(4) Strengthen supervision on the use of crediting rating services and on rating agencies

Credit ratings from the major rating agencies have become international financial services products. In many countries, various rules have required investment management decisions and risk management practices to be benchmarked on financial instruments attaining certain ratings by major credit rating agencies. Once these ratings were given, the financial institutions do not need to worry about the inherent risks of the products. However, the ratings are no more than indicators of default probabilities based on historic data, which never meant to be guarantees for the future. The business model of issuer-paying for services has rendered the rating process with conflicts of interest and the major rating agencies irresponsibly gave many structured products high ratings before the crisis. During the crisis, the reversal of market conditions have forced the rating agencies to lower the ratings of many financial products, which led to massive asset markdowns and exacerbated the severity of the crisis.

Our view is that the financial institutions should conduct independent examination of risks, not simply delegate the duty to the rating agencies. To the extent external ratings are needed, internal and independent judgment has to be deployed as a complement. Regulators should encourage financial institutions to enhance internal rating capability to reduce their reliance on external ratings. Moreover, central banks and regulators should limit the use of external ratings within 50 percent of business volume, at least for those systemically important financial institutions. Meanwhile, these institutions should upgrade their internal rating capabilities to exercise independent judgment on credit risks.

The current crisis has also shown that national regulation of rating agencies is insufficient, and concerted international cooperation is required to tackle the problem of international regulation of credit rating activities. It makes sense for the International Organizations of Securities Commissions (IOSCO), Bank for International Settlements (BIS) and Financial Stability Forum (FSF) to coordinate in setting standards and in enforcing them. An entity should be designated to take regular responsibilities in implementing the rules. The focus should aim to identify problems in the rating industry, to identify the conflicts of interest between the raters and the issuers and to improve the independence, fairness and transparency of rating activities. Such a body should review the track record of the major rating agencies on a periodic basis and assess the default and loss statistics of different ratings. In particular, reviews should also be made in the area of sovereign ratings of emerging economies. Results of such regular reviews should be made public so that market participants can form their own opinions and make better use of the credit ratings. In cases severe problems are identified, the designated implementing entity should take remedial actions including, among others, imposing corrective actions on the problem agencies, publicizing problem areas, private censures and public reprimands. Based on the findings of the entity, national regulators can also impose punitive measures including banning from the industry on the problem agencies.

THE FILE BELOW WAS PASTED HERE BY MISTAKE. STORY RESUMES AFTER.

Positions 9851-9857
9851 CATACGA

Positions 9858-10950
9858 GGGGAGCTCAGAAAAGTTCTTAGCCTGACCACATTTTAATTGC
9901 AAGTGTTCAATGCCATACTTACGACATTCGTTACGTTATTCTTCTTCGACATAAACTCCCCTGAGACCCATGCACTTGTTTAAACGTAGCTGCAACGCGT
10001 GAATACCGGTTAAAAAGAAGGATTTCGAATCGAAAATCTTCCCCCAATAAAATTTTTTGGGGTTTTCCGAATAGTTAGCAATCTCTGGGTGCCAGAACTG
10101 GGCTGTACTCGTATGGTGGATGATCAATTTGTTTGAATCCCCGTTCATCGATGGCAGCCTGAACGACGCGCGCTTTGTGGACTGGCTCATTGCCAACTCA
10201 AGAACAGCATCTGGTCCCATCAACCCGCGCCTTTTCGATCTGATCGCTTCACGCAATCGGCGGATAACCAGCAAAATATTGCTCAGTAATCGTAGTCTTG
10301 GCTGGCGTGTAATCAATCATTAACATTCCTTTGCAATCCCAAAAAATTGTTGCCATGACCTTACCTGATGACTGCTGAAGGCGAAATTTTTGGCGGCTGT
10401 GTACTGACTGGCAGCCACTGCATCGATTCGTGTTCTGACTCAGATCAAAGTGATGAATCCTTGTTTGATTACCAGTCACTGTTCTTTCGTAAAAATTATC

(5) Promote higher corporate governance standards

Evidence abounds that boards of directors at some systemically important financial firms in the US were rendered as a "gentlemen's club", which rubber-stamp all major decisions sponsored by the management. Often times, the independent non-executive directors (INEDs) did not have meaningful expertise or training in financial services sector. As a result, the board is unable to provide strategic direction for the firm's operations and effective guidance and backing for risk management and internal control. Cases also reveal that at some too-big-to-fail institutions, the risk management professionals were beholden to business people. This has led to lack of effective check and balance mechanism, which tolerated excessive risk-taking in pursuit of short-term rewards. 

Management was motivated by short-term barometers such as quarterly results and year-end bonus. The pro-cyclical compensation structure, which rewards short-term results, doesn't help in restraining aggressive risk-taking. In addition, decisions for succession planning and appointment of Chairman/CEO was sometimes made not on candidates' well-rounded qualifications and merits but on factors not consistent with the interests of the shareholders and the firm's long-term viability. 

Regulators should impose higher governance standards on systemically important and internationally active financial institutions. At the minimum, the majority of their INEDs should be financially literate and can provide the management with substantive guidance in areas of the firm's strategic positioning in the market place, balance between business expansion and quality of growth, financial innovations, succession planning and etc. The annual report of such firms should disclose how active the INEDs are with respect to the firm's issues in and out of the boardrooms, so that investors can judge the effectiveness of the board in discharging its fiduciary duties. In some countries, it may also help to abolish the practice of the same person holding both positions of chairman and CEO, especially in those financial institutions of systemic importance.